With one dot equalling 25 people, digital cartographer Eric Fischer then colour-coded them based on race, with whites represented by pink, blacks by blue, Hispanic by orange and Asians by green.

[All the maps are here:

Perhaps publishers shouldn't view the Kindle as a competitor?

In Study, Children Cite Appeal of Digital Reading

Many children want to read books on digital devices and would read for fun more frequently if they could obtain e-books. But even if they had that access, two-thirds of them would not want to give up their traditional print books.

… About 25 percent of the children surveyed said they had already read a book on a digital device, including computers and e-readers. Fifty-seven percent between ages 9 and 17 said they were interested in doing so.

Only 6 percent of parents surveyed owned an e-reader, but 16 percent said they planned to buy one in the next year. Eighty-three percent of those parents said they would allow or encourage their children to use the e-readers.

… The report also suggested that many children displayed an alarmingly high level of trust in information available on the Internet: 39 percent of children ages 9 to 17 said the information they found online was “always correct.”

Another bauble to beguile my Statistics class (Might be fun to have them build one)

Incredibly Depressing Mega Millions Lottery Simulator!

Qwiki will let you sign up for their Alpha release... I did.

Qwiki Just May Be The Future Of Information Consumption. And It’s Here Now.

To be clear, Qwiki isn’t a piece of hardware. Instead, it’s a piece of software meant to run on the web and as an app on mobile devices. What it does is present to you data about millions of topics in an extremely interesting and visual way. Imagine if someone created a movie highlight reel of Wikipedia pages — that’s sort of what Qwiki is like. You search for something — a topic, a person, etc — and Qwiki talks to you, telling you all you need to know about what you searched for, while also showing you key things about the subject or person.

Something for my new tech students. Not every free app, but several that will be useful for my website class and others. - A Swift Way To Install Free Software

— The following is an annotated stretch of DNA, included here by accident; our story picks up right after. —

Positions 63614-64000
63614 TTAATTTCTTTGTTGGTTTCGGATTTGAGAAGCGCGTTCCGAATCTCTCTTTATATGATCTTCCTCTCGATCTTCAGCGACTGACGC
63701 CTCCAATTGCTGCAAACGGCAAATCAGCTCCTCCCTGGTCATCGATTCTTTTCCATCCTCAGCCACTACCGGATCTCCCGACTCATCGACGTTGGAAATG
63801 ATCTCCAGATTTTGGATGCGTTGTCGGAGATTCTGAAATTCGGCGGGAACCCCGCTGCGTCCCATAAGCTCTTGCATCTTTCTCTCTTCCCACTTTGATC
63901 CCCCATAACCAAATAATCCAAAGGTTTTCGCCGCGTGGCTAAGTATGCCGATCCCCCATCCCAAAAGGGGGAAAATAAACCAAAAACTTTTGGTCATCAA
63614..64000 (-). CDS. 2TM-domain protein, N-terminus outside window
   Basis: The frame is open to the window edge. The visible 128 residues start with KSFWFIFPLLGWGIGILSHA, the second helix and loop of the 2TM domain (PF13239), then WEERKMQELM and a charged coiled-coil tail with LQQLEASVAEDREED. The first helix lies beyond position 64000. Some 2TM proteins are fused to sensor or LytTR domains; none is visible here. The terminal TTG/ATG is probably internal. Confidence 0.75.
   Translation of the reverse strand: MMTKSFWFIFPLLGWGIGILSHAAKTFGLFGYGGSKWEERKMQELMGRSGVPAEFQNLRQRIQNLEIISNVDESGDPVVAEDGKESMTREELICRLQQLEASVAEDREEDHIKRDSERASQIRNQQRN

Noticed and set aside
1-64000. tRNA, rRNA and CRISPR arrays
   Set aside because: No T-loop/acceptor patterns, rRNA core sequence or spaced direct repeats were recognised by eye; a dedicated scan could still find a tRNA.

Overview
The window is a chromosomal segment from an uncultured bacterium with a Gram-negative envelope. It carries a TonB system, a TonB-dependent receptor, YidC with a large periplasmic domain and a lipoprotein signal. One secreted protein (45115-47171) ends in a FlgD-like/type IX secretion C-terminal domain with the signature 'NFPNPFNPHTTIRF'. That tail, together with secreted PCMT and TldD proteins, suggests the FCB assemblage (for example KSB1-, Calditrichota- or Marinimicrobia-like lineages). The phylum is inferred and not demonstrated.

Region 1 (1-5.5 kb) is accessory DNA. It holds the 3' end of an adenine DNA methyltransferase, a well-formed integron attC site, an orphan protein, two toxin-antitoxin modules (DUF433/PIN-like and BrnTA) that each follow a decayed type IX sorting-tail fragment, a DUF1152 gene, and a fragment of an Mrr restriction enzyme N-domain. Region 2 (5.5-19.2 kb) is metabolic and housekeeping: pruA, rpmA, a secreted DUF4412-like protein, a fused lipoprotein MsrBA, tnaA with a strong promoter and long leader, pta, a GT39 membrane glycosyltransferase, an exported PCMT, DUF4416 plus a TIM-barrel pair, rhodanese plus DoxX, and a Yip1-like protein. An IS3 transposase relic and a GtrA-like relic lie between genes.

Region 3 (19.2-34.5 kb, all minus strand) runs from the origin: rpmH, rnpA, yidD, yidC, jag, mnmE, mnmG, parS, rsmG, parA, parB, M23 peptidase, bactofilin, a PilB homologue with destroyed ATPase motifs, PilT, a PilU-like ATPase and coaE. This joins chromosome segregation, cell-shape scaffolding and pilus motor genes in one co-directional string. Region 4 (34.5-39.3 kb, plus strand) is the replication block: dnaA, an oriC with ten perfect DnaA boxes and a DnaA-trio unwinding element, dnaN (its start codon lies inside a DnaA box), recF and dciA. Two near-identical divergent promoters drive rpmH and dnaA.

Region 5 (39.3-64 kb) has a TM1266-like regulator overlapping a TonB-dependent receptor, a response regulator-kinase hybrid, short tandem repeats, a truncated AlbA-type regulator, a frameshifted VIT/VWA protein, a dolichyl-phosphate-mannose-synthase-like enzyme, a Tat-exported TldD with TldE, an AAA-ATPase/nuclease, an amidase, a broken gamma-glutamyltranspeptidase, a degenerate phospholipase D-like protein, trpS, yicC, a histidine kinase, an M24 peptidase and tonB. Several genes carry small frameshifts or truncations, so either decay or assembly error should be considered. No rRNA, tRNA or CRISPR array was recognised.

Found at, the Free Apps website does something which is so useful that you are just left wondering why sites providing comparable services are not released at a more constant rate.

This site will come in handy when you have had to reformat your HD, or when a friend has just bought a computer and he needs the guidance of someone who knows a lot about applications that are substantially good. Well, on this site you will be able to individualize these applications one by one, and have Free Apps handle the entire installation process.

In both examples, this is a killer application in itself. In the first case, you are freed from having to oversee a lengthy installation process. And the same applies when it comes to installing software for a friend. You won’t even have to go to his house. You can tell him what he needs and where to find it. Free Apps will take caring of installing it all for good.

Another site for my website students and no, it's not for wasting time playing games on the school computers... (look at their code, see how they do it, do it yourself)

HTML5games: Play HTML5 Games Online

HTML5games is exactly what its name suggests: a collection of games that run on the HTML5 platform. Although relatively new, the website features a number of impressive games including Asteroids, Chess, Knifetanks, and Pac-man. Each game carries a description and rating with itself.

Similar tools: CloudCanvas and Aloha-Editor.